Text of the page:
Bacteria under a microscope

Meet with the bacteria, which account for 90 percent of living cells in the body. The human body is home to trillions of life forms, ranging from core coliform bacteria E.coli, which use their three tail to move vigorously to us inside, and ending with salmonella bacteria that cause food poisoning, but they can live happily on our skin, without exerting any influence on us.

Computer image of bacteria (blue and green) on human skin. Many species of bacteria found on human skin, particularly those associated with the secretions of sweat glands and hair follicles. As a rule, they do not cause problems, although some of them can cause acne. The bacteria usually can become a problem only if they penetrate the skin, such as through a wound or incision.


There is from 500 to 1000 different species of bacteria in each human body. They proliferate, reaching the number of 100 trillion cells – roughly ten times greater than human cells, which constitute a single organism.
Computer image of the bacteria Helicobacter Pylori in the stomach, associated with the occurrence of gastric ulcers and cancer.

Lecturer Institute of Technology, Cork, Dr Roy Slitor, said: “Only the human intestine contains almost four and a half pounds of bacteria, we, in fact, only ten percent of the people – the rest are different microbes.”
Computer image of chains of bacterial pneumonia, Streptococcus pneumoniae. This gram-positive bacteria are oval in shape, which is one of the reasons for pneumonia. They can also cause dangerous infections of the lungs.

Conceptual image of a few cocci bacteria on the cell surface.

The fact that we consist mostly of different bacteria can cause alarm, but Dr. Slitordal understand that bacteria are our good – and without them we would not have survived. “This is a bacterial-human interaction for the most part is symbiotic. In exchange for food and nutrition, the bacteria help us with digestion, the formation of vitamins and help to strengthen our immune system In addition, they protect us from pathogenic infections – the so-called “bad bacteria,” he says.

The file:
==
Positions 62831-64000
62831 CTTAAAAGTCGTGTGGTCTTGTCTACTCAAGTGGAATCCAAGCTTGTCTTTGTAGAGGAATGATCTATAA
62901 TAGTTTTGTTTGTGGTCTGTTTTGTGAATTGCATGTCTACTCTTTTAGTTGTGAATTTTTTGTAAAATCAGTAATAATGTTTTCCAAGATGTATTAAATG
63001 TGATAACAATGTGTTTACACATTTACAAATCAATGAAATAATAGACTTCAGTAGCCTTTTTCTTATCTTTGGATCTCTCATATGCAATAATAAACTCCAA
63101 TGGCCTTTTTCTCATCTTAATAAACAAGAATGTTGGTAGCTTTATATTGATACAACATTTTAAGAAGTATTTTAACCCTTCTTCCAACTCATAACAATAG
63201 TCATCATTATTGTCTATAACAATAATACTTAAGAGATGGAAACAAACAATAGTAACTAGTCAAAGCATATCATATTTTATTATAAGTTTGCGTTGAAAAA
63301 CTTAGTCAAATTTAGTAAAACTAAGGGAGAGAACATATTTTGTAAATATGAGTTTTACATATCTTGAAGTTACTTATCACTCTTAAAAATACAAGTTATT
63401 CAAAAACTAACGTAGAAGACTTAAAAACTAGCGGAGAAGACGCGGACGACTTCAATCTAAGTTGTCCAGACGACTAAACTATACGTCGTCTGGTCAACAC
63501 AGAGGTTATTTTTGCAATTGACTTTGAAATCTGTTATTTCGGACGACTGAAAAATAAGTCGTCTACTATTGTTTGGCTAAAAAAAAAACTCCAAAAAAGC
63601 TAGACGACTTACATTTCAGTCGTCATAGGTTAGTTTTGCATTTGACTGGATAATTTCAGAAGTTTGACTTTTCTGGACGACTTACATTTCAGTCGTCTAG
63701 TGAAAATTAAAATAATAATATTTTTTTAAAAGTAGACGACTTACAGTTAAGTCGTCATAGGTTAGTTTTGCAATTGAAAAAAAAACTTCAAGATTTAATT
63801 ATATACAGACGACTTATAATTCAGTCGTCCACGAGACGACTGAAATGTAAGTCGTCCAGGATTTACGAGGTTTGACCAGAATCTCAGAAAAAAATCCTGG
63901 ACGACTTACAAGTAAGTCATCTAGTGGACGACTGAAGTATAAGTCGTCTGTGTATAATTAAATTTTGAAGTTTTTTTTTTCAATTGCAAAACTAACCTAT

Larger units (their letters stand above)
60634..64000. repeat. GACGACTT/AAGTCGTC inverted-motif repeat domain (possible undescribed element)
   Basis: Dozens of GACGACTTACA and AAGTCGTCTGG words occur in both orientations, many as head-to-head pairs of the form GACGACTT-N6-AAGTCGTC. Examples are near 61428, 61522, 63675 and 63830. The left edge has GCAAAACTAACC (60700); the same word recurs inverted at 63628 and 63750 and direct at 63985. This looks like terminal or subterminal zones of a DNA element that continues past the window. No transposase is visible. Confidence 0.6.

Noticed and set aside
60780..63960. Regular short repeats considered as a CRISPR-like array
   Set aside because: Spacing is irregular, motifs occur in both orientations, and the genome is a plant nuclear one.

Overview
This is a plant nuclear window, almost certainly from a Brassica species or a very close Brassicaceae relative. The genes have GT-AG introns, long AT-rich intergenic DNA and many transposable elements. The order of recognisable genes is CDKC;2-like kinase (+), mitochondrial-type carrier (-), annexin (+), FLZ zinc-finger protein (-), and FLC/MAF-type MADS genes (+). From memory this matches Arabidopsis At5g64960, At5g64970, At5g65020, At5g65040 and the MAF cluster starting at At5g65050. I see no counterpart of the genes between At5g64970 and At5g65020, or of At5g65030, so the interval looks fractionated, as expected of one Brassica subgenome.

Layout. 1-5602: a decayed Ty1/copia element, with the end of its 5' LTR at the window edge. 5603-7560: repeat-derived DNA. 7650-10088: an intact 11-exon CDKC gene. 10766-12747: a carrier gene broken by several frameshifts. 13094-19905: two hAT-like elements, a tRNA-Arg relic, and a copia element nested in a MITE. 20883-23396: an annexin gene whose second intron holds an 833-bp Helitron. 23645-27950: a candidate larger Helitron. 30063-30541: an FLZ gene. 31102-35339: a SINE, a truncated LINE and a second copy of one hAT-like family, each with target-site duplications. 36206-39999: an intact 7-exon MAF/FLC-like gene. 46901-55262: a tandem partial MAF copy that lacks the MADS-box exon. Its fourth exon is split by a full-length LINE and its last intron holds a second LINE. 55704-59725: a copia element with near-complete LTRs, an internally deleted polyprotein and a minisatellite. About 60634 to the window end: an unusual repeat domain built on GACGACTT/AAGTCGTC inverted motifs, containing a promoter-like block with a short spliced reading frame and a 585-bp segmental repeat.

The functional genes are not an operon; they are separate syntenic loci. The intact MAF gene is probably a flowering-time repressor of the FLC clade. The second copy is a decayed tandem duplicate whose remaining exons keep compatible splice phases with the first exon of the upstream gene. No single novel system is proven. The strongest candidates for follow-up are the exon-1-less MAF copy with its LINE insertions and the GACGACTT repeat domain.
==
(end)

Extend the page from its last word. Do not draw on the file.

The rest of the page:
Computer image of E. coli in the intestine. They can cause bacterial diarrhea.

Floating Bacteria


Ciliated (with hairs), rod-shaped bacteria.


Ciliated rod-shaped bacterium. Typical rod-shaped bacteria include Escherichia coli and Salmonella.


Obtained with an electron microscope image of Helicobacter Pylori.


Bacterium Helicobacter Pylori.

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Typical rod-shaped bacteria Escherichia coli and Salmonella bacteria, these bacteria have flagella (volosopodobnye structure) at one end, which allow them to move.


Computer image of the bacteria Enterococcus faecalis. The bacterium is one of the so-called supervirus that are resistant to antibiotics.


Computer image of the bacteria Helicobacter pylori in the human stomach. They cause gastritis and is the most common cause of stomach ulcers. Can also become a cause of stomach cancer and cause stomach bleeding.

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